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a-b+c=-b+c when a=0 and not equal for other values.. So both are insufficient.. Am I missing something here?

If # represents one of the operations +, - and *, is a#(b-c)=(a#b)-(a#c)for all numbers a, b and c.

(1) a#1 is not equal to 1#a for some numbers a.

# is neither addition (as a+1=1+a) not multiplication (as a*1=1*a), so # is a subtraction. Then LHS=a#(b-c)=a-b+c and RHS=(a#b)-(a#c)=(a-b)-(a-c)=c-b, so the question becomes "is a-b+c=c-bfor all numbers a, b and c?" --> "is a=0". So when a=0 (and # is a subtraction) then a#(b-c)=(a#b)-(a#c) holds true but not for other values of a, so not for all numbers a, b and c. Answer to the question is NO. Sufficient.

(2) # represents subtraction --> the same as above. Sufficient.

If # represents one of the operations +,- and *, is a # (b-c) = (a#b) – (a#c) for all numbers a, b and c.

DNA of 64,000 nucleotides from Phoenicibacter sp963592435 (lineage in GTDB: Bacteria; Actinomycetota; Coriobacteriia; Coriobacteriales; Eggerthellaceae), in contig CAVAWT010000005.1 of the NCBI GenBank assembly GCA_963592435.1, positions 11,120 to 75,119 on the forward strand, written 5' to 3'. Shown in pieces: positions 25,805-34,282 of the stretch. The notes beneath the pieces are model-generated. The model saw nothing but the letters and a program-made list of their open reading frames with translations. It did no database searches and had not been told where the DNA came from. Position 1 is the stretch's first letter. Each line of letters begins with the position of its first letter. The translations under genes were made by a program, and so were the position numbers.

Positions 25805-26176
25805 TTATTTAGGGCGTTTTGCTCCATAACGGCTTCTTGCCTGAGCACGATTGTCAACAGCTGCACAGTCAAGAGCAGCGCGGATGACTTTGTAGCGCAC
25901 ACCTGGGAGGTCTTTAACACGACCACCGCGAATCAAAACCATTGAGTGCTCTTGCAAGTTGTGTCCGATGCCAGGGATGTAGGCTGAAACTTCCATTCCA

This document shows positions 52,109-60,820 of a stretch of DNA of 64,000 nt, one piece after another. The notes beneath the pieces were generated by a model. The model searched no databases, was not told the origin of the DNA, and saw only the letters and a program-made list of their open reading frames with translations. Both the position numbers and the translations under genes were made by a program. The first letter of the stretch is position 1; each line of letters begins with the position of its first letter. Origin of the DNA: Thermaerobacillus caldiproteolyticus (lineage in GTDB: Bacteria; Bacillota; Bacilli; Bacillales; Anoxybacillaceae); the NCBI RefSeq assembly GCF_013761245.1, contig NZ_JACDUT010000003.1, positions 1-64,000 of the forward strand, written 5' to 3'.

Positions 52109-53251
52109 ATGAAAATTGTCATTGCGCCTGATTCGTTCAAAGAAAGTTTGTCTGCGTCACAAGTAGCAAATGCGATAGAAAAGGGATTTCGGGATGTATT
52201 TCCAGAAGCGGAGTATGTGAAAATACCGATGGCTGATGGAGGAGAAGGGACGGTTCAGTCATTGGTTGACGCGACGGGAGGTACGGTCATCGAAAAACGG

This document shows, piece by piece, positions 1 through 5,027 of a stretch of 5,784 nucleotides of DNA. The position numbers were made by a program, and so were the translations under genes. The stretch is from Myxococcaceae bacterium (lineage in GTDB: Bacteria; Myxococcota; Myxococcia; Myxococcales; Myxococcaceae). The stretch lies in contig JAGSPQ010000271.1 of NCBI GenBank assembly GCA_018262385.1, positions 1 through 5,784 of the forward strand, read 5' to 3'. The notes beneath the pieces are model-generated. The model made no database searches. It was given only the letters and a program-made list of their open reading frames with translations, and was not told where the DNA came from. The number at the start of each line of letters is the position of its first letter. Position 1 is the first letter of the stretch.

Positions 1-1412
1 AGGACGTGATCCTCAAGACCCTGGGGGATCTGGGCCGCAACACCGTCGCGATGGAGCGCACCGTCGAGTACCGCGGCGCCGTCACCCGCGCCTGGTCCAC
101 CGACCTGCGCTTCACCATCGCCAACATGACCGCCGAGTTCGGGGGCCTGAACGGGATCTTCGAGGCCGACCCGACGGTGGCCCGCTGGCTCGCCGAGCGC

(1) a#1 is not equal to 1#a for some numbers a

(2) # represents subtraction

Mods, please to DS section...posted by mistake in PS - apologies

You're told that "#" is either addition, subtraction, or multiplication, and then asked if "#" satisfies the distributive property. Of these three, distribution only holds for multiplication, so if "#" is "*", it holds, and if "#" isn't "*", then it does not hold.

All we really need to know is what operation "#" really is.

(1) This is only true of subtraction, so # is subtraction and the distributive property does not hold. Sufficient. (2) Same as above. Sufficient.